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Salmon Information, Photos, and Facts

A true Keystone species of Northwest America, the Salmon has a fascinating lifecycle.

Salmon is a name used for several species of fish in the Salmonidae family. There are two main groups of salmon around North America — the Atlantic and the Pacific Salmon. American Expedition is proud to present information, interesting facts, and photos of Salmon.

Salmon facts, information, habitat, and photos from American Expedition.

Salmon Information

There are six types of salmon that are harvested in and around the waters of North America. There is one salmon from the Atlantic Ocean called the Atlantic Salmon, and five from the Pacific Ocean called Chinook, Chum, Choho, Pink, Sockeye.

Atlantic Salmon - Known also as the black salmon, this fish does not require salt water to live. This species is in decline in the United States and is listed on the Endangered Species List. The average size of the pink salmon is 8-12 pounds.

Chinook Salmon - This animal is the state fish of Alaska and is also known as the King Salmon. It is the largest of the salmon species and can get up to 125 pounds. Chinook salmon can live a maximum of 7 years. Chinooks can be found in Alaska (mainly) and down the West coast. The average size of a Chinook is 10-15 pounds.

Chum Salmon - This fish is found in Alaska down to the Northwest tip of the United States. It occupies the broadest range of any other salmon. The average size of a Chum is 10-15 pounds.

Coho Salmon - The Coho salmon, also known as Silvers, is one of the most sought after species and can be found in Alaska and down the West coast. The average size of a Coho is 6-12 pounds.

Pink Salmon - Also known as “Humpies,” the pink salmon is the most abundant, yet smallest in size of the species. The average size of a Pink salmon is 3-5 pounds.

Sockeye Salmon - Also known as “Reds,” this is the most colorful of the species and can survive being in lakes and other freshwater. They sometimes even spawn in rivers and lakes. The average size of a Sockeye is 5-8 pounds.

Salmon Facts

  • Atlantic salmon sold in the U.S. are all farm raised. To get wild salmon, buy Pacific salmon.
  • Salmon are popular in mythology.
  • Salmon is a considered a health food.
  • Salmons have orange flesh.
  • Salmon are anadromous, which means they are born in fresh water, they migrate to salt water, and then they return to freshwater to spawn.
  • Grizzly bears love to feast on these fish when they are migrating upstream.
  • Salmon is a keystone species in Northwest America.
  • Spawning is usually the last act of a salmon before it dies.

Salmon Habitat

Salmon in the United States are found mainly on the Northwestern coastline as well as all around Alaska. There is a small amount on the Atlantic coast and there are some in the Great Lakes as well. Aquaculture for salmon is becoming more and more popular because of the demand for this fish.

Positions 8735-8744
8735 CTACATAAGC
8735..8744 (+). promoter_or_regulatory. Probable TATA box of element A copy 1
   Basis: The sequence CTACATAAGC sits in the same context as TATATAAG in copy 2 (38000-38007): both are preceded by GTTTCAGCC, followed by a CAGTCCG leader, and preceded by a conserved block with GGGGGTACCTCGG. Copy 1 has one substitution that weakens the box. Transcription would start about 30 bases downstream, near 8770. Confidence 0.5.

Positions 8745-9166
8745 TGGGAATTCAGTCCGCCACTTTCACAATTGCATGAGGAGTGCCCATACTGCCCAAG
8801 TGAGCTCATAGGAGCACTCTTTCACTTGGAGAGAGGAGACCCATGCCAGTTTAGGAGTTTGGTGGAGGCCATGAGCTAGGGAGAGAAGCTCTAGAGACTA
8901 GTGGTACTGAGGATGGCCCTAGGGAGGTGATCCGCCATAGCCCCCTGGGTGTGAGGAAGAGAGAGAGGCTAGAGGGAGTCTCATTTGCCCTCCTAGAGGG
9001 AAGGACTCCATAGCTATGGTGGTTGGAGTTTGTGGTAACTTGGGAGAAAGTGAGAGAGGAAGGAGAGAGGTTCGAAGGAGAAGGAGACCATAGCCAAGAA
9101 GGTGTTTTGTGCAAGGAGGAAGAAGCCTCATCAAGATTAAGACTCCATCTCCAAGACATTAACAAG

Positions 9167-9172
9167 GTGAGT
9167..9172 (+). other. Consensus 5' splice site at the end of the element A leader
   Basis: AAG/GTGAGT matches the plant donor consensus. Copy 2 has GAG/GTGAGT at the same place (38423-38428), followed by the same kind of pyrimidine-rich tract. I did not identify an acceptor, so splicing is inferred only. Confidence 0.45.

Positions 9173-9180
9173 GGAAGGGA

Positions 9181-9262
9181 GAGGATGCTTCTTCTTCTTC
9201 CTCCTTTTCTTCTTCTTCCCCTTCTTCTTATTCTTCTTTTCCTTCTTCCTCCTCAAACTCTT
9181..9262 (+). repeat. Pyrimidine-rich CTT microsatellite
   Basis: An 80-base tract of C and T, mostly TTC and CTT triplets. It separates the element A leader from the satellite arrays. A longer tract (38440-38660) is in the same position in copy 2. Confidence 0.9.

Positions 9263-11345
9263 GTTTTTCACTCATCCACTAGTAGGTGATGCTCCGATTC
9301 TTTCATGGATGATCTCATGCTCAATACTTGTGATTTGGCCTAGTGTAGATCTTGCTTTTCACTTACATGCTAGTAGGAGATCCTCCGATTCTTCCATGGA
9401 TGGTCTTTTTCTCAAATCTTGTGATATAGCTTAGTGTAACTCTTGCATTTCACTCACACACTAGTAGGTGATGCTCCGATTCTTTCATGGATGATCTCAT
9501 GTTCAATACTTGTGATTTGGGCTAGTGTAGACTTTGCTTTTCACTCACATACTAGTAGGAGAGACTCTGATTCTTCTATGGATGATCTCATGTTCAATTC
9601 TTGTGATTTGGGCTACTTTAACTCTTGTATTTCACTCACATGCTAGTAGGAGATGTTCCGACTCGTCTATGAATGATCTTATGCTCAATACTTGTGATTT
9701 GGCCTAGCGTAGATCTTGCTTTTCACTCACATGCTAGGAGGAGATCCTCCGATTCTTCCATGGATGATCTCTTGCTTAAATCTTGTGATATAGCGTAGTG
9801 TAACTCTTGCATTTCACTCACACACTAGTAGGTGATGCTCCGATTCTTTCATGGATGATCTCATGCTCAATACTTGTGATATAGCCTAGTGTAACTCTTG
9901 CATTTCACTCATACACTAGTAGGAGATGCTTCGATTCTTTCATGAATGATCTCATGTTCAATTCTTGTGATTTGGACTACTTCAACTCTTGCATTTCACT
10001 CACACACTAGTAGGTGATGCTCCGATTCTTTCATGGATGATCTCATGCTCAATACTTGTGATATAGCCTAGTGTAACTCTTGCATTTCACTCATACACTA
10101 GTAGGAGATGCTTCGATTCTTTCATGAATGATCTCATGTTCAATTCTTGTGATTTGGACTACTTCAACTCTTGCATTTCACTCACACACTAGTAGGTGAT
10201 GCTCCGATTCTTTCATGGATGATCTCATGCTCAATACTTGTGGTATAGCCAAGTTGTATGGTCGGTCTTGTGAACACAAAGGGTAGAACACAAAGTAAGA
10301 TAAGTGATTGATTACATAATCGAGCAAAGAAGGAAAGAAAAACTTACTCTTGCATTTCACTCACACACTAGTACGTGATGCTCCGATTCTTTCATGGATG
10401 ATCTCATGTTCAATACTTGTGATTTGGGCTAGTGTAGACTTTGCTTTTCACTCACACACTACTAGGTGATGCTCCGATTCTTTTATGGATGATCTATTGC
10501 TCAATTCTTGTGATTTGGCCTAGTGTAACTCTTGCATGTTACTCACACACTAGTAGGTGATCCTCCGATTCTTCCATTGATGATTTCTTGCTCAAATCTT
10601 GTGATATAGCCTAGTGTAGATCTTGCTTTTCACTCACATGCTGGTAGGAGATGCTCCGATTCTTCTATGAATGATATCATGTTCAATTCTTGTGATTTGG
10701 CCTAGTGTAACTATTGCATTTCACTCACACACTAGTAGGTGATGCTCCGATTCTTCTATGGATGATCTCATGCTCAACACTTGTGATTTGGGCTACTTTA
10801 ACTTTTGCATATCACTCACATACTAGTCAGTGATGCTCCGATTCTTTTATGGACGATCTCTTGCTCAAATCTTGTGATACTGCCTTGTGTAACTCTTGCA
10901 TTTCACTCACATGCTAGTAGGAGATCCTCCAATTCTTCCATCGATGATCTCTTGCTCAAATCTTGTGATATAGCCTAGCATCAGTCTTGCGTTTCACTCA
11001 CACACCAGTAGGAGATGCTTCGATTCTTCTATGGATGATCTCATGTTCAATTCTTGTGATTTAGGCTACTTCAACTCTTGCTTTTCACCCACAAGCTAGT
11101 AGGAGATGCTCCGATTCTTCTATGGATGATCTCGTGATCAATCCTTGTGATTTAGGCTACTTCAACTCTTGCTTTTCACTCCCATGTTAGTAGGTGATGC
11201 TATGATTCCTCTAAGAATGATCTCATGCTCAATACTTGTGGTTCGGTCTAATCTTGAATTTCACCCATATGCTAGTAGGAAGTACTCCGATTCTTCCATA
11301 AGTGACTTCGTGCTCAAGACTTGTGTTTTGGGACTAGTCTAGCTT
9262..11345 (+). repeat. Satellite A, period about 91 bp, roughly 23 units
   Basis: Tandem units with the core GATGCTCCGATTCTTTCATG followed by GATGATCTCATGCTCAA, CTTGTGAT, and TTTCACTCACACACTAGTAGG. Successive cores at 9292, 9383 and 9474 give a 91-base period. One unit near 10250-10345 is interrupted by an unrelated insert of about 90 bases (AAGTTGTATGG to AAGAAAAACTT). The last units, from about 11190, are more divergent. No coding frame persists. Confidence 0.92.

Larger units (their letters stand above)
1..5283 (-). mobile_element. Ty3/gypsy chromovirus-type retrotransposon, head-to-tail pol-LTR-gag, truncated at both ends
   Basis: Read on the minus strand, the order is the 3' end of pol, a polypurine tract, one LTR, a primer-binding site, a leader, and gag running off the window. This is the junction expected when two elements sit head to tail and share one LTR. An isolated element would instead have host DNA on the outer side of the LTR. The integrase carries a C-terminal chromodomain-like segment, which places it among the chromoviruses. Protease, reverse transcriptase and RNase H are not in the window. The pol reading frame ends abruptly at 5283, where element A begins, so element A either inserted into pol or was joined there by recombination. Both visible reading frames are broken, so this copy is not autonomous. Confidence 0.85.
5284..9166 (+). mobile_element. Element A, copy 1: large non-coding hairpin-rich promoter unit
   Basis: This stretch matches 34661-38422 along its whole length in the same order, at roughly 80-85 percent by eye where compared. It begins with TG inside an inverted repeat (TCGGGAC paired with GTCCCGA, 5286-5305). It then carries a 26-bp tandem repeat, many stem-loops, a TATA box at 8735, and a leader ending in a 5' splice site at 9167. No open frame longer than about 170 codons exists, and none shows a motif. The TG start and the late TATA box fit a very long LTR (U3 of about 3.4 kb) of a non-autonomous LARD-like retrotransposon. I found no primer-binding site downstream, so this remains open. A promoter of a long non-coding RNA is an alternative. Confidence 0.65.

Salmon are anadromous, which means they are born in fresh water, migrate to salt water, and then return to freshwater to spawn.

What Do Salmon Eat?

Young salmon feed on plankton. As they get older, they feed on other things such as insects, small invertebras, small fish, and other sea organisms.

Salmon Fishing Tips

  • Feeding habits depend on a variety of different factors such as weather, season, and time of day.
  • Find the correct fishing reel that you feel most comfortable using.
  • Use brightly colored lures and add bait and scent to them.
  • Fish for salmon early in the morning or late at night.
  • Salmon tend to stay at the bottom, so use weights.
  • Each state has varying fishing regulations. It is important to educate yourself on them before going out to fish.
  • Remember to acquire a fishing permit if taking up this sport. Fishing without a permit is illegal and could result in a fine.
  • Look at the state’s regulations and seasons to find out when you are allowed to fish.
  • Most states have a length limit for their fish. If the fish you caught does not measure the minimum, it is required that you let it go. There are sometimes maximum limits for certain fish as well.
  • Most states also have daily limits, or the amount of a certain fish you can keep in one day.

Salmon Spawning

Salmon spend their early years in freshwater rivers and then swim out to sea. In the sea, they live most of their adult life until they are ready to spawn. They will then swim back through the river and into the area they were born. The female salmon will lay its eggs into a nest, known as a “redd.” The male will swim up and fertilize them, and then the female will cover them gently with gravel. Because of the effort and energy it took for the salmon to travel back upstream, they will die shortly after they spawn. The embryos will hatch and then will eat their own yolk. When the yolk is gone, they begin searching for other food. They are now known as “fries.” Soon, the fries will be ready to head out to the saltwater where they will spend most of their adult life until they travel back the place they hatched to spawn.

A female sockeye salmon

A female sockeye salmon swimming upstream.

Salmon fighting its way upstream

Salmon return from the ocean to the same freshwater stream where they were spawned.

A silver salmon in a stream

A silver salmon in a stream.

Salmon going upstream

Spawning is usually the last act of a salmon before it dies.

A salmon flipping in a stream

It takes a large amount of energy for the salmon to return to where they were born.

Salmon Information, Facts, and Photos
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